New research adds to understanding of conscious awareness

September 25, 2002

Two new studies by faculty at Georgetown University Medical Center and colleagues shed new light on the brain mechanisms underlying conscious awareness. The studies are published in the current issue of the journal Neurology.

"Despite many advances in our understanding of the brain, the mechanisms of conscious awareness are still poorly understood," said Kimford J. Meador, MD, professor and chair of neurology at Georgetown University Medical Center and the senior author of both articles. "As our understanding of the processes underlying conciousness advances, so will our ability to help patients suffering from a variety of neural impairments."

The first article, "Gamma coherence and conscious perception," adds to the growing body of knowledge about the role of brain waves, or electrical pulses in the brain. Gamma waves are fast electrical waves that have been hypothesized to be involved in conscious perception. However, scientists still do not fully understand their role.

In this study, researchers looked at electrical activity from a grid of electrodes implanted in the brains of six patients who were undergoing surgery to treat their epileptic seizures. The implantation was part of a medical procedure that is routinely conducted before brain surgery in some patients to determine the precise location in the brain causing the seizures.

While the electrodes were implanted, researchers used this opportunity to study how the patients' brains responded to a painless stimulus to one of their fingers. Although the patients were conscious each time they received the stimulus, they did not always notice it, even though the stimuli were identical. The initial electrical response of the brain was similar for both the perceived and non-perceived stimuli, but only the perceived stimuli were associated with synchronized gamma waves in the hand sensory region. The results suggest that synchronized fast neural activity in the sensory area may be necessary to perceive simple stimuli.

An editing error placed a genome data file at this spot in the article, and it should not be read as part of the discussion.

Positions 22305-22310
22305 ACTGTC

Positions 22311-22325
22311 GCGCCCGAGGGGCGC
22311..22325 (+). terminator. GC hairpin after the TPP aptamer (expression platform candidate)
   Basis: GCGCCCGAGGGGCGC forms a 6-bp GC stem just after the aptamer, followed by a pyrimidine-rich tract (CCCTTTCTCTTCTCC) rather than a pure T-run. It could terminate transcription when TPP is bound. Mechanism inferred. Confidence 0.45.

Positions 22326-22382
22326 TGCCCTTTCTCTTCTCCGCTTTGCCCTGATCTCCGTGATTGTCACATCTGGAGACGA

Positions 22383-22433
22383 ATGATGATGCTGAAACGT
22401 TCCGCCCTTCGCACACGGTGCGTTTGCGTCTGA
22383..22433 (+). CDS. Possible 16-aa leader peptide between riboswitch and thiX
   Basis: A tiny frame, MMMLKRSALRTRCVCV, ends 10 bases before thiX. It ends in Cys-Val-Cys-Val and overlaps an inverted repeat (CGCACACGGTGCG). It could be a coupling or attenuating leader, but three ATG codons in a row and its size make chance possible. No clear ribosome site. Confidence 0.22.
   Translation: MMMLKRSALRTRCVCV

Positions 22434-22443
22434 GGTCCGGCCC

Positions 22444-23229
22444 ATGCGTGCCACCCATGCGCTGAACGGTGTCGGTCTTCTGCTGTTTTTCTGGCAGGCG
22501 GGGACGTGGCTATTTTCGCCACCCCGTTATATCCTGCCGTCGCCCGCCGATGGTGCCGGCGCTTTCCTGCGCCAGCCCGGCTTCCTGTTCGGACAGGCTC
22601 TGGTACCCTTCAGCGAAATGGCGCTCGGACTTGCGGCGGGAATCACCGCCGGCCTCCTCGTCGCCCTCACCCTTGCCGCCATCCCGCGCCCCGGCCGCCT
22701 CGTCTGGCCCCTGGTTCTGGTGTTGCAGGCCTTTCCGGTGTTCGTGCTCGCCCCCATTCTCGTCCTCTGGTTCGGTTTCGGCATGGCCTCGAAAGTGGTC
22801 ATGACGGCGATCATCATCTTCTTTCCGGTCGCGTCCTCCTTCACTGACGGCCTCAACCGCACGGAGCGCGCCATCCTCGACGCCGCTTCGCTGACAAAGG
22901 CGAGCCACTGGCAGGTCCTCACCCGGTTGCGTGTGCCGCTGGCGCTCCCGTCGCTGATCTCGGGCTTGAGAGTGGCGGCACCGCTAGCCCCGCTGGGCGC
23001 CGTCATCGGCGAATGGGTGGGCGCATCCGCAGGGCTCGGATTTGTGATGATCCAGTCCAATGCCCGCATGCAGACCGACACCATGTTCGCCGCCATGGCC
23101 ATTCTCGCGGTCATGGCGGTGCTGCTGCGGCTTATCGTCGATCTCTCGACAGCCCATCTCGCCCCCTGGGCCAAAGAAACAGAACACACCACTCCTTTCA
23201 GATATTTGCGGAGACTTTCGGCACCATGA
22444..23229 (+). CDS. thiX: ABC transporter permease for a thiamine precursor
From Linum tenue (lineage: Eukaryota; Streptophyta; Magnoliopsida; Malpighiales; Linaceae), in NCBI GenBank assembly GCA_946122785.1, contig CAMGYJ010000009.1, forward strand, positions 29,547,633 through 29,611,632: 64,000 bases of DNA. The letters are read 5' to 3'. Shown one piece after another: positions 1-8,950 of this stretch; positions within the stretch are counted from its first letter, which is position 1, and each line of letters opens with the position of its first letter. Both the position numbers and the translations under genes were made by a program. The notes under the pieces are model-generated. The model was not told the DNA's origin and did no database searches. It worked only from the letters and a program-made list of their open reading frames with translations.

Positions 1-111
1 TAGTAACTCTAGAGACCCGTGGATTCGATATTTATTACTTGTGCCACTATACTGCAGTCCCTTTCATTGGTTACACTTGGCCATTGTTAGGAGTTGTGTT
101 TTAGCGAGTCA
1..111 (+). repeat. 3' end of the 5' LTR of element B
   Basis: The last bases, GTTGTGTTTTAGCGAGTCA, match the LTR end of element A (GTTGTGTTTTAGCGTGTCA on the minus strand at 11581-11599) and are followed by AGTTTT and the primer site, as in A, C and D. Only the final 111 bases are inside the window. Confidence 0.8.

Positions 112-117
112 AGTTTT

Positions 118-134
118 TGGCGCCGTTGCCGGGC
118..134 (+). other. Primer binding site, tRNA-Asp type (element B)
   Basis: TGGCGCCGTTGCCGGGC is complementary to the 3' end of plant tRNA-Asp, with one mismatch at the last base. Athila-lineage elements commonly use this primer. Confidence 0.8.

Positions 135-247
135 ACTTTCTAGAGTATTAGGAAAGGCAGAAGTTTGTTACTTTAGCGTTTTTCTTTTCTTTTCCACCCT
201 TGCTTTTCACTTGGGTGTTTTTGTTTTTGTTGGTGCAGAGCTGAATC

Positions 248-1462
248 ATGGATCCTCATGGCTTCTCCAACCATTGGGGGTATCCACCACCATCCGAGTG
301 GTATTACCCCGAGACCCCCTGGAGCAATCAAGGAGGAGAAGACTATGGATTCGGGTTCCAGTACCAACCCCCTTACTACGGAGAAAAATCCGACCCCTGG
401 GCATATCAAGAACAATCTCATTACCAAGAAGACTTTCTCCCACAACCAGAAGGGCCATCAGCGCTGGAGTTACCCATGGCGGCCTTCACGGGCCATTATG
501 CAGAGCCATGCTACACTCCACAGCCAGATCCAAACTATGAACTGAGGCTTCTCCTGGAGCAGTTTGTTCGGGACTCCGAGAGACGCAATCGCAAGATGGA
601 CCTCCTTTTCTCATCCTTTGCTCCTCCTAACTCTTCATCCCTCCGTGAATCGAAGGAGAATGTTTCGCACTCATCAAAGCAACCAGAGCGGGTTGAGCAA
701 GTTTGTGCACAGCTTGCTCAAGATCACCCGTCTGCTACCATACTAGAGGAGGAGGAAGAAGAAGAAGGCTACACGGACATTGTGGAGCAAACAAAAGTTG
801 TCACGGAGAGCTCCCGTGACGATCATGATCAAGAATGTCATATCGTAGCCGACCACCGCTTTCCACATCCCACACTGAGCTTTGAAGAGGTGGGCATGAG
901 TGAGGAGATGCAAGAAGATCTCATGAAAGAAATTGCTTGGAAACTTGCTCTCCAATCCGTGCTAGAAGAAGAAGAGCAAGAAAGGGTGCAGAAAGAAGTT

The second study, "Pathophysiology of altered consciousness during seizures," used single-photon computed tomography (SPECT) scans to show blood flow changes in the brain when patients with epilepsy lost consciousness during seizures. It involved 71 patients with epilepsy who received the SPECT scans while having seizures, or very shortly after the seizures, as part of a diagnostic evaluation, to determine the parts of their brains affected during seizures. The researchers looked particularly at the thalamus, a walnut-sized mass located deep within the brain, and the midbrain which is a region just below the thalamus. Previous studies have shown that the thalamus and midbrain play an important role in consciousness, but it was unclear how focal seizures impair consciousness.

Of the 49 patients who experienced complete loss of consciousness during seizures, 92% showed an increased blood flow to the thalamus or midbrain on their SPECT scans. Eight of the nine patients who experienced no loss of consciousness during their seizures also had no increased blood flow to the thalamus or midbrain.

"These findings are consistent with a role for the thalamus and upper brainstem in conscious mechanisms," the authors wrote. Impaired consciousness from seizures adversely impacts the quality of life of patients with epilepsy. It appears that distant effects or actual spread of the seizure to the thalamus or midbrain produces loss of awareness in patients with epilepsy. Techniques that block this effect on the thalamus/midbrain would likely benefit patients with epilepsy.
This research was funded by the Medical College of Georgia Research Foundation, and was conducted at the Medical College of Georgia, where the senior author was a faculty member before coming to Georgetown. Part of these findings were presented at the 2001 annual meeting of the American Academy of Neurology in Philadelphia.

Georgetown University Medical Center

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